Tarzan. 2006. "Tarzan Workshop". Jacket 30.
I'm going to respect the pseudononymous publication of this poem. It is one example I have been able to find of a "mocking" or "satirical" piece of Flarf. Or rather, it is at least alleged to be Flarf, published as such in Jacket 30. But I don't really get anything distinctively "flarfy" out of it. I don't see how it accomplishes itself as a poem.
Yes, I do feel silly using the phrase "accomplishes itself as a poem"; it is so much like saying it does not "feel earned". But my enjoyment of Flarf lies in watching a poem just barely accomplish itself. This one seems to me to fail and its failure is not interesting. That's because it is also, I would argue, trying to do something else. Watch Tim Peterson perform it:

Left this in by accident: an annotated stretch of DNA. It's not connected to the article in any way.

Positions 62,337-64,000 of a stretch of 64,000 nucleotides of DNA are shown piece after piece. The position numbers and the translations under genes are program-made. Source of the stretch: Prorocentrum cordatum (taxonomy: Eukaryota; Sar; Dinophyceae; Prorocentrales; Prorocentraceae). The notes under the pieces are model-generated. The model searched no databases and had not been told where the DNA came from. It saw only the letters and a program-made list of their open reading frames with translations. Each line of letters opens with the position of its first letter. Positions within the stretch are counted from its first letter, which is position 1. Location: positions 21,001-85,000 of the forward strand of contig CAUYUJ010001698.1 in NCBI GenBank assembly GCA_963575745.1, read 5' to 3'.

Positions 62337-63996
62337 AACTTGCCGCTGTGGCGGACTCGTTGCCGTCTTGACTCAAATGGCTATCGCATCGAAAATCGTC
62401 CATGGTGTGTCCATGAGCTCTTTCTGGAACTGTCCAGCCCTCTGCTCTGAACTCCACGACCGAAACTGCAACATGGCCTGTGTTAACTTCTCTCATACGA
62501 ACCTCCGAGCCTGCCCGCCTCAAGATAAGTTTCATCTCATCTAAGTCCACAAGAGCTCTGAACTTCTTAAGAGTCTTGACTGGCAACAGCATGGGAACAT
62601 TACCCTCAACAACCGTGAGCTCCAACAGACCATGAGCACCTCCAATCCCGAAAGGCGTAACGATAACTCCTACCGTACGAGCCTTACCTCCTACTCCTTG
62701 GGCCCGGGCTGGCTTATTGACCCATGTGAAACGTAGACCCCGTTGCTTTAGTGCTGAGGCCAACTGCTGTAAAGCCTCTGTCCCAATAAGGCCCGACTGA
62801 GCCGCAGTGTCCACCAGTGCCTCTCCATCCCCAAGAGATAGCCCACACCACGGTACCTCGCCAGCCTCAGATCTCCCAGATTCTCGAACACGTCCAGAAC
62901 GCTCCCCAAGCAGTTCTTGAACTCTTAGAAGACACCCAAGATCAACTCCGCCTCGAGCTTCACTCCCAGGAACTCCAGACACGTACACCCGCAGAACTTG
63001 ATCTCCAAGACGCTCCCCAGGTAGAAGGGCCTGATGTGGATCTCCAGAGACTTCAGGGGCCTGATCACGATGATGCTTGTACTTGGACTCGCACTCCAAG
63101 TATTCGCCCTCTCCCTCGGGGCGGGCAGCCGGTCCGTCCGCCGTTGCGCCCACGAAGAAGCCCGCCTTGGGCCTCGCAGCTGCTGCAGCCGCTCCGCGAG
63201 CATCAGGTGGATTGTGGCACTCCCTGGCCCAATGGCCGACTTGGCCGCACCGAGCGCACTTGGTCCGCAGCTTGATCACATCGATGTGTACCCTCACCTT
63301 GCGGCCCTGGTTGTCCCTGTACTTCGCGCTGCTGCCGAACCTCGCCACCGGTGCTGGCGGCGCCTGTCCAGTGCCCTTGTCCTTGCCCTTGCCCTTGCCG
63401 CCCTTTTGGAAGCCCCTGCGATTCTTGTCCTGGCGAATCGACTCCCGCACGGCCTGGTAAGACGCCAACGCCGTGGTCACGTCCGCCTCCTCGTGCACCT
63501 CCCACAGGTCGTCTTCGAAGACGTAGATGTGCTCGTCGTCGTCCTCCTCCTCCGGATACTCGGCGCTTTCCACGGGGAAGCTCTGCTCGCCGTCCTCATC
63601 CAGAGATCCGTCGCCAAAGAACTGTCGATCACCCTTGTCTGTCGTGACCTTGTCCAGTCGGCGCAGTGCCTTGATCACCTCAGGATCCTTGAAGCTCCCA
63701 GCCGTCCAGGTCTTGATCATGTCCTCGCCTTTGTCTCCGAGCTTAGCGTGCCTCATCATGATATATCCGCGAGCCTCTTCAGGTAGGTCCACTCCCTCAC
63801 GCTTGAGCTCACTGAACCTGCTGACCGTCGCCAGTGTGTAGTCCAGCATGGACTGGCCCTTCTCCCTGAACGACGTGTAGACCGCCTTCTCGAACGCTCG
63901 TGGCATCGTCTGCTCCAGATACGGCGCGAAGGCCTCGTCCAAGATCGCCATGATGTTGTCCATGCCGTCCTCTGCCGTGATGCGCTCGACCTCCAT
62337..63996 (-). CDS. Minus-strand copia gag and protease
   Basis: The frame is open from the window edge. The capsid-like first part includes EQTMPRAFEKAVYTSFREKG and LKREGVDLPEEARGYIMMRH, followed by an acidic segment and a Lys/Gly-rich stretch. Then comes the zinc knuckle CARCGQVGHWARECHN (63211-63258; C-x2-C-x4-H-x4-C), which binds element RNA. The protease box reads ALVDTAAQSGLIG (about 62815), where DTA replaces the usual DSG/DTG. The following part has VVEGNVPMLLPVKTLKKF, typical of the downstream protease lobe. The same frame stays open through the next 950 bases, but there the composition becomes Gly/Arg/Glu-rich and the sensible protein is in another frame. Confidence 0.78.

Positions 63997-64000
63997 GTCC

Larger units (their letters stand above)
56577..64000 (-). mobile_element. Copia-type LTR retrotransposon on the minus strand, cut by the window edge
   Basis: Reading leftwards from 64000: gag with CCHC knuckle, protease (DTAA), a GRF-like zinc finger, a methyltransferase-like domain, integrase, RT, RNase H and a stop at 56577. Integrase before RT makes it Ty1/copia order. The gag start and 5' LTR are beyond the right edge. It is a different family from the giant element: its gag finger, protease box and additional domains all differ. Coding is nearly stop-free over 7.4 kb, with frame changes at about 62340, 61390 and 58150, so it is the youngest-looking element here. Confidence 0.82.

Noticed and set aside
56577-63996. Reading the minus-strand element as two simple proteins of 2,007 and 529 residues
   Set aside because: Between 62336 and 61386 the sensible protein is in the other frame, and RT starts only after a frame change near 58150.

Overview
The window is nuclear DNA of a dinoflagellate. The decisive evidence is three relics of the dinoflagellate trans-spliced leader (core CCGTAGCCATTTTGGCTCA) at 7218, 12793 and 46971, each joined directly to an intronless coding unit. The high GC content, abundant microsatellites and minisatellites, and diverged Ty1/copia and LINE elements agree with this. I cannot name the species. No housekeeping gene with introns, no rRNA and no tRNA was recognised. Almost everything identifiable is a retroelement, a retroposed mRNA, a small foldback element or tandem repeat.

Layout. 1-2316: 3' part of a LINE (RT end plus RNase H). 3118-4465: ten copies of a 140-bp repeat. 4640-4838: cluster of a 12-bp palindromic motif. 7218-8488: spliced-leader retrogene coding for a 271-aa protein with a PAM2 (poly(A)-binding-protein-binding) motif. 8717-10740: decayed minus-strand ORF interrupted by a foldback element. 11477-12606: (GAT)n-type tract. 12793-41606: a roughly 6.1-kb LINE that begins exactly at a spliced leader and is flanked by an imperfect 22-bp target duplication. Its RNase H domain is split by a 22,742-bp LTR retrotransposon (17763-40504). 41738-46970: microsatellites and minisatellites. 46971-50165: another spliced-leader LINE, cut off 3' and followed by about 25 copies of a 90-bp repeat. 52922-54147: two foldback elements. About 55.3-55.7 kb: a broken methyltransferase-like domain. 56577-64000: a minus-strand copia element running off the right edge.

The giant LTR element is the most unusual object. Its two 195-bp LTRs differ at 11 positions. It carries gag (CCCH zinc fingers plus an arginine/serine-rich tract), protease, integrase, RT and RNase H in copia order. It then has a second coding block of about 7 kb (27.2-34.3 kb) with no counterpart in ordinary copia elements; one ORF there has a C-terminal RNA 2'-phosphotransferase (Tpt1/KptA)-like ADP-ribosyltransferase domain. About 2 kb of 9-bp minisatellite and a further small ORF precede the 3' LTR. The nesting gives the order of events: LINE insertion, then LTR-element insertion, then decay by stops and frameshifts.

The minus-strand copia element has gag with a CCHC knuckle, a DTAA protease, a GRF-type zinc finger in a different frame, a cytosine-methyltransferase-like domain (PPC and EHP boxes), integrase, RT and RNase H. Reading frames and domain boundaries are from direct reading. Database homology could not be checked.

If poetry workshops were a more mainstream part of popular culture, this could be an SNL sketch (if done in costume and with a bit more rehearsal). Even if workshops were as straighforwardly ridiculous as this poem suggests (and I am not at all sure that they are, though I have never participated in one), making fun of them in this way is hardly poetry. I don't see this poem doing anything else.
This reading is important, at least to me, because there is the view that Flarf is intended to fail largely as this poem fails. On this view, I am as ridiculous as Tarzan and what he represents. I think a good poem is a real accomplishment and I think Flarf has produced many good poems. This is one of the few pieces I'm going to read in this series that I don't think is one of them.